The main focus of the article is on how wildly diverse the group is behind the letter, FollowTheScience.org. Here’s an organization that somehow manages to unite the American Petroleum Institute with the Sierra Club, Friends of the Earth, American Frozen Food Institute, Snack Food Association, Hispanic Institute, and yes, the PWIA, BoatU.S. and the American Watercraft Association. Tell me that wouldn’t be a funny board meeting to sit in on.

The Obama administration was expected to approve the increase in June, but delayed a decision till fall. That gives the group a little breathing room to fight the change, and though they may indeed be an eclectic bunch, a lot of organizations united together stand a far better chance than a lot of individual voices in my book.

Why be opposed to the change in the first place? Lots of reasons, not the least of which is the fact that “E15″ may void lots of engine warranties, and harm engines and fuel systems in ways that manufacturers have not prepared for, and won’t be in a position to warranty. There are many stories of damage resulting from E10 (10-percent ethanol) fuel use. It can affect fuel tanks, hoses, as well as lead to water contamination.

The article concludes by noting that several months back, the increase to 15% ethanol in fuel seemed like a given. At least now, the opposition — as weird a group as they may be — stand a fighting chance.

Judge Urges Reconsideration Of PWC Use In National Parks

Okay, enough with the cutesy YouTube videos…time to get back to some real news, like the potential for PWC bans once again in several of our country’s national parks.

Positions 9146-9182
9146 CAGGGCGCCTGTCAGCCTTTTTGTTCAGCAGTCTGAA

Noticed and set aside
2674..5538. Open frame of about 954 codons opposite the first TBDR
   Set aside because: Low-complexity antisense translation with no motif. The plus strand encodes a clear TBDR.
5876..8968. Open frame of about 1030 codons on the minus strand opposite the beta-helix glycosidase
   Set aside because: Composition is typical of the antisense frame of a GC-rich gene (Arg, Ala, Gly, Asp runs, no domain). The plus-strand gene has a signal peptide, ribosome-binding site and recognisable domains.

You may, or may not, know the story behind the original bans. In 2000, the National Park Service banned PWC use in all national parks with the exception of 21 that were deemed to have “prior” PWC usage. Those 21 were given a grace period to research PWC use and come up with a workable plan for access, that led to some lawsuits between the NPS and several environmental groups, and ultimately the craft were banned from the 21 parks, until each and every one conducted the appropriate studies, formulated plans for access, and presented a solution.

The good news, of course, is that while the delays were lengthy, one-by-one the parks voted for continued PWC access. Helped in no small part by the introduction of much-cleaner, much-quieter four-stroke models, the industry declared victory, and the issue seemed to at last fade from the spotlight.

At least, until recently. In July, U.S. District Judge Gladys Kessler of the District of Columbia ruled that both Gulf Islands National Seashore (Florida) and Pictured Rocks National Lakeshore (Michigan) violated federal law by allowing PWC back into the parks. Specifically, she questions if the NPS really looked at the relevant data, and if it had, how it could have reached its conclusion.